All of us exchange words with strangers in our daily lives. Usually it's connected with shopping or receiving services. Now in these exchanges, I always try my best to be civil and pleasant. It's rooted in my nature to respect such people - often on low incomes and probably all capable of better things.
However, the provision of services means that one partner is a provider and the other a receiver, client or customer. Traditionally in England, where service transactions were concerned, men would always be addressed as "sir" and women as "miss" or "madam". Using such forms of address never suggested that the provider was somehow less equal. The terms simply endowed the exchange with respectful formality.
Increasingly, I am finding that those traditional forms of address are being abandoned. Just yesterday, I was in "EuroSpar" over at Broomhill and the twenty something young man on checkout twice addressed me as "mate". I wanted to say to him, "I am not your mate! Please call me 'sir' you scallywag!"
Just before Christmas I needed to see a doctor at my local health centre. When it was my turn to go in, the matronly receptionist announced "The doctor will see you now love!". I mean "love"! I find the term so condescending and disrespectful when used by strangers in such contexts. Does she call the doctors who are partners at the health centre "love"? Would she call her solicitor or her bank manager "love"? I doubt it.
And that reminds me of one of the headteachers I had to labour under - not literally! She was only about five feet three and took over from the headteacher who had promoted me to Head of English a few years before. I'd have been over forty years old at the time. I became annoyed at various levels about how she used the term "love" when addressing me. I thought it extremely patronising and unprofessional. I suffered it for several months and then one day when I was alone with her in her office, I took her to task over this matter, insisting that from then on she should address me by my name. It had all been about the exercise of power. This slight little woman in a powerful position thought she had the licence to almost unconsciously demean me - a six foot hulk of manly Yorkshireness - by using the sort of condescension some people reserve for children. After that meeting, she never again called me "love" and I think I taught her important lessons about use of language and how to win respect from her staff.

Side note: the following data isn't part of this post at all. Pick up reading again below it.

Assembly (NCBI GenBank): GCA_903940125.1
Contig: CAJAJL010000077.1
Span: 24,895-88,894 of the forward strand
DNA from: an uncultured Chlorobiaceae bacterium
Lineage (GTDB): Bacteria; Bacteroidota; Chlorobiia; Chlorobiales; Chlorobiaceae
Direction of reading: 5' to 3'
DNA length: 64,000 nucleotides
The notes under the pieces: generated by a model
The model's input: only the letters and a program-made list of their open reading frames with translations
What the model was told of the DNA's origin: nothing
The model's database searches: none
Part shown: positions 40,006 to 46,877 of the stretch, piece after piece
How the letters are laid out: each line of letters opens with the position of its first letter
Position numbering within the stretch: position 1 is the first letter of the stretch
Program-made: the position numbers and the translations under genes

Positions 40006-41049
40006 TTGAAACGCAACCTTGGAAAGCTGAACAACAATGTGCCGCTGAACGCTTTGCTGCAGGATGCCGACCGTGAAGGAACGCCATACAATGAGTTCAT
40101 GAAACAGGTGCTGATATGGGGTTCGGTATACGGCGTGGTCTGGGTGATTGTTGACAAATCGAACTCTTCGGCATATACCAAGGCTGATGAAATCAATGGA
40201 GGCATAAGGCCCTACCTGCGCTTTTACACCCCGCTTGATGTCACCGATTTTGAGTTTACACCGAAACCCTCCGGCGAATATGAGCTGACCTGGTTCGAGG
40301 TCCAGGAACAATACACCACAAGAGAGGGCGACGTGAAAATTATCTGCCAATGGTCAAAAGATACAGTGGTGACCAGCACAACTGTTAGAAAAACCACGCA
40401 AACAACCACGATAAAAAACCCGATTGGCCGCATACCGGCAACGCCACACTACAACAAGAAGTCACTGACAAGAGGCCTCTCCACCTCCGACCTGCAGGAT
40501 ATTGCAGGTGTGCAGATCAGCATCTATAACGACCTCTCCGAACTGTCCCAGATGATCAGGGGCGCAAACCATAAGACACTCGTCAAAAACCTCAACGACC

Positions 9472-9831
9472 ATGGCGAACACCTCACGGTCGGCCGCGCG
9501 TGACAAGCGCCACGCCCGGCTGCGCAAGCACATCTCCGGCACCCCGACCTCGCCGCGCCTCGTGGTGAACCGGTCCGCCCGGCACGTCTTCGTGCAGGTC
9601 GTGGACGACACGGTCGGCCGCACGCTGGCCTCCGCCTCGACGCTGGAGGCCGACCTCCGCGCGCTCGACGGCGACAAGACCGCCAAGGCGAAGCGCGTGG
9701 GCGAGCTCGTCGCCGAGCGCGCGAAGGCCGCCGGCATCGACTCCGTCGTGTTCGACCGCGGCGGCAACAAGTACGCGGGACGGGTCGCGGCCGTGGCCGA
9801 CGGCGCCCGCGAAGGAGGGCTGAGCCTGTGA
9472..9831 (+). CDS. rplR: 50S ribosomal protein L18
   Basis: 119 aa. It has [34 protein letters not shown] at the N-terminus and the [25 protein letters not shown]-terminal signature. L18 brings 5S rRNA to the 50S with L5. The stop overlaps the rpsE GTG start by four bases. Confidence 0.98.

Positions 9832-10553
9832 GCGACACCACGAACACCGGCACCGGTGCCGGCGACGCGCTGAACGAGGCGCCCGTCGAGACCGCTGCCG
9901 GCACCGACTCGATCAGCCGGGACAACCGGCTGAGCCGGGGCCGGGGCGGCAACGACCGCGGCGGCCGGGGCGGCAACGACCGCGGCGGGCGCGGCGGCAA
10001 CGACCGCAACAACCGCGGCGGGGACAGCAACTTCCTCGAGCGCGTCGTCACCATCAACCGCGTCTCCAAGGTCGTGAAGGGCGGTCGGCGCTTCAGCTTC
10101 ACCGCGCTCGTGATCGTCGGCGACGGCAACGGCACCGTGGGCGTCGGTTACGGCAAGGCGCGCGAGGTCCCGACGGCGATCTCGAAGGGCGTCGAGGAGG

"Pal", "duck", "mister", "bro". I don't want to be addressed with terms like these. I want the people who provide me with services to appreciate that I and other customers or clients are their paymasters. Without us they'd have no jobs to go to. And to continue this ranting, it also makes my blood boil when call centre people address me by my first name even though they have not asked for my permission to do so. Grrrr! Gnash! Have a nice day!